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An Explainer on D&O Coverage and Why All Executive Boards Should Have It

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Serving on a board can be a rewarding experience for any professional. You help make decisions that guide a group and gain experience helping your community. Boards come in many shapes and sizes. You might serve on a board of directors for a large company or a local non-profit organization planning after-school programs. Or you might serve on your condo association’s board helping to make sure the boiler gets replaced in a timely fashion. Either way, you are tasked with making reasoned decisions and seeing them through to completion.

But serving on a board also can leave you vulnerable to lawsuits when the group makes an unpopular or harmful decision. When creating or considering joining a board of directors, you should always make sure that the group’s liability is covered with Directors and Officers Insurance (D&O), which can be provided by local experts at PayneWest Insurance.

“All businesses get general liability coverage,” says Shaun Peterson, sales executive, commercial insurance at PayneWest. “That policy would cover things like slips and falls at the business or injuries at the job site.”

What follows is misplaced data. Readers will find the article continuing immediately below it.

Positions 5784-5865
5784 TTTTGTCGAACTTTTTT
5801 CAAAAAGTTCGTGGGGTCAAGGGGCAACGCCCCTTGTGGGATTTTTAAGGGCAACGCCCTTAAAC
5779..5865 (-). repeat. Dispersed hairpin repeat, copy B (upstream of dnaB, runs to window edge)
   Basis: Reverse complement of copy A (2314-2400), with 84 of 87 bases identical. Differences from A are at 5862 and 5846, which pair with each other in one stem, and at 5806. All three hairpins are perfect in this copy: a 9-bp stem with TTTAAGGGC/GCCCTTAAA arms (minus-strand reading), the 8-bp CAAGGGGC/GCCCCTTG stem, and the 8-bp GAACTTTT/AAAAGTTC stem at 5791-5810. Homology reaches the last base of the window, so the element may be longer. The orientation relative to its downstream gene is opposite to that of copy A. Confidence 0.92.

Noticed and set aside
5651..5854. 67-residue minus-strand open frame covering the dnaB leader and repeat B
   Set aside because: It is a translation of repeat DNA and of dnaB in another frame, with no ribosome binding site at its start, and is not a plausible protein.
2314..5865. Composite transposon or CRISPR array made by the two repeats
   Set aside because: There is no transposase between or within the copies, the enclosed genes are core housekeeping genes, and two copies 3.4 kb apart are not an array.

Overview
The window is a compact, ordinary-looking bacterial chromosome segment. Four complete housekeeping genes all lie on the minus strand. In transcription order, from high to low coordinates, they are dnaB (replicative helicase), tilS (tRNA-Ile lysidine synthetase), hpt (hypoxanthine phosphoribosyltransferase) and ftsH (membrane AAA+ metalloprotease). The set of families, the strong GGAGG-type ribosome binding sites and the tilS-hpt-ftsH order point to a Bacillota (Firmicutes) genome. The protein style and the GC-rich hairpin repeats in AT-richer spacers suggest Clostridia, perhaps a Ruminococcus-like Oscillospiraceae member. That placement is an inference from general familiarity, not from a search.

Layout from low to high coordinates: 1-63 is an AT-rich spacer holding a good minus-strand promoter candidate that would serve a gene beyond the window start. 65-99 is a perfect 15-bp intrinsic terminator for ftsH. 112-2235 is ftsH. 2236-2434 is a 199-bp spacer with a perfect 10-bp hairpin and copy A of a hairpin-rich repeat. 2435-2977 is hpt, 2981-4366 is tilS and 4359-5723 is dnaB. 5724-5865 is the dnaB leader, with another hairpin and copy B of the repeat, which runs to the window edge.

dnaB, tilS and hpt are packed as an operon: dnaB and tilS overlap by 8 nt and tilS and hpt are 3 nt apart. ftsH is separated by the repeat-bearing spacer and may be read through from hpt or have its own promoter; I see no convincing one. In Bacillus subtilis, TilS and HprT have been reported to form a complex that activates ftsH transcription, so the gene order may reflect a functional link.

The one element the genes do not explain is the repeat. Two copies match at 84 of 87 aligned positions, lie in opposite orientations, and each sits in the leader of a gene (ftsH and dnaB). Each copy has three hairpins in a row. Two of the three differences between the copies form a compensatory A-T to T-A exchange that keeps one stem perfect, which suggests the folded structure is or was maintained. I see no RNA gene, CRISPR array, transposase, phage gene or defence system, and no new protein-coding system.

“D&O coverage, is ‘decision insurance’ so-to-speak,” Peterson says. “Directors and officers can make willful decisions that can impact stakeholders like employees, investors or members of the public.” As a result, a board might make a decision that can impact a stakeholder financially or make them upset enough to sue the board of directors.

Protect your board and protect yourself, with D&O coverage.

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“The interesting and sometimes scary part of that is if you serve on the board, you can be sued individually,” he adds. “If you don’t have D&O coverage, your personal assets could be at risk.”

“In a 2016 survey by Chubb, the average reported loss from a D&O lawsuit was $387,000 and the biggest reported loss was $17 million,” writes Sara Kelly at the Phoenix Business Journal.

In states like Montana, with a so-called “Good Samaritan Law,” some people might think they’re covered from personal liability suits. But the law doesn’t cover an entity or individuals on a board of directors who make specific decisions (not accidental mistakes).

The difference between the law and D&O coverage is that the law does not protect the entity and does not provide protection for willful misconduct. That’s the key, says Peterson. In addition, while you might be in the right, thanks to some parts of the Good Samaritan law, it doesn’t provide you legal assistance, which D&O coverage would, Peterson says.

“You could spend tens of thousands of dollars defending yourself,” he says. “The law might help you win your case, but it’s not going to buy you an attorney.”


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